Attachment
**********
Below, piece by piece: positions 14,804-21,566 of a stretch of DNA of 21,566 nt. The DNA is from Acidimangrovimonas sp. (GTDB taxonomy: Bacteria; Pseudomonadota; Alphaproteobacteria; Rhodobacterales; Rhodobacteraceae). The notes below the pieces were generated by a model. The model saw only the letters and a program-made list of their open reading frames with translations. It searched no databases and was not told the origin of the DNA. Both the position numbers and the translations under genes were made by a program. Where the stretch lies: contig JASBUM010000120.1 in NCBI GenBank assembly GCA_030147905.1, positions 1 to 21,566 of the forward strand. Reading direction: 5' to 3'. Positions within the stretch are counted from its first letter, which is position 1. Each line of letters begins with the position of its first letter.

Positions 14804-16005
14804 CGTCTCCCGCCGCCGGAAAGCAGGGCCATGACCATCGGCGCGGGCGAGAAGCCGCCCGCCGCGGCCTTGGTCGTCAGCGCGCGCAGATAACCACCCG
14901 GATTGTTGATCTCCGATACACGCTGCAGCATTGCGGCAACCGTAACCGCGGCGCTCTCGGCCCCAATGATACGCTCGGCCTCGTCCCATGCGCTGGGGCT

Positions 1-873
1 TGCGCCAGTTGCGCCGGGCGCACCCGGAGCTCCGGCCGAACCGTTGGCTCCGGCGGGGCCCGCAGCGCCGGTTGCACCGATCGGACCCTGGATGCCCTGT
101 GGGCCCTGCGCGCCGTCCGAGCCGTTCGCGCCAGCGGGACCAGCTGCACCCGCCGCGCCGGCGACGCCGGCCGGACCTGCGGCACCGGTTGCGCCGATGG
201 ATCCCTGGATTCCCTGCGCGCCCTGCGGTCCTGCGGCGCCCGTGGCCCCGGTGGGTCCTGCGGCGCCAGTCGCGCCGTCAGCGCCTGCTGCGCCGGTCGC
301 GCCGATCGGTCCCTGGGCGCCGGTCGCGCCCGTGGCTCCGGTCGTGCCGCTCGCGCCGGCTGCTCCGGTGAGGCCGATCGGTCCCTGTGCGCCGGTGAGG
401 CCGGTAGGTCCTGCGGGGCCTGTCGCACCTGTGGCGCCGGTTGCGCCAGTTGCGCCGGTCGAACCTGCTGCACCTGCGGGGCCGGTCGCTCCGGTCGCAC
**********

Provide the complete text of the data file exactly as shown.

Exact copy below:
Below, piece by piece: positions 14,804-21,566 of a stretch of DNA of 21,566 nt. The DNA is from Acidimangrovimonas sp. (GTDB taxonomy: Bacteria; Pseudomonadota; Alphaproteobacteria; Rhodobacterales; Rhodobacteraceae). The notes below the pieces were generated by a model. The model saw only the letters and a program-made list of their open reading frames with translations. It searched no databases and was not told the origin of the DNA. Both the position numbers and the translations under genes were made by a program. Where the stretch lies: contig JASBUM010000120.1 in NCBI GenBank assembly GCA_030147905.1, positions 1 to 21,566 of the forward strand. Reading direction: 5' to 3'. Positions within the stretch are counted from its first letter, which is position 1. Each line of letters begins with the position of its first letter.

Positions 14804-16005
14804 CGTCTCCCGCCGCCGGAAAGCAGGGCCATGACCATCGGCGCGGGCGAGAAGCCGCCCGCCGCGGCCTTGGTCGTCAGCGCGCGCAGATAACCACCCG
14901 GATTGTTGATCTCCGATACACGCTGCAGCATTGCGGCAACCGTAACCGCGGCGCTCTCGGCCCCAATGATACGCTCGGCCTCGTCCCATGCGCTGGGGCT

Positions 1-873
1 TGCGCCAGTTGCGCCGGGCGCACCCGGAGCTCCGGCCGAACCGTTGGCTCCGGCGGGGCCCGCAGCGCCGGTTGCACCGATCGGACCCTGGATGCCCTGT
101 GGGCCCTGCGCGCCGTCCGAGCCGTTCGCGCCAGCGGGACCAGCTGCACCCGCCGCGCCGGCGACGCCGGCCGGACCTGCGGCACCGGTTGCGCCGATGG
201 ATCCCTGGATTCCCTGCGCGCCCTGCGGTCCTGCGGCGCCCGTGGCCCCGGTGGGTCCTGCGGCGCCAGTCGCGCCGTCAGCGCCTGCTGCGCCGGTCGC
301 GCCGATCGGTCCCTGGGCGCCGGTCGCGCCCGTGGCTCCGGTCGTGCCGCTCGCGCCGGCTGCTCCGGTGAGGCCGATCGGTCCCTGTGCGCCGGTGAGG
401 CCGGTAGGTCCTGCGGGGCCTGTCGCACCTGTGGCGCCGGTTGCGCCAGTTGCGCCGGTCGAACCTGCTGCACCTGCGGGGCCGGTCGCTCCGGTCGCAC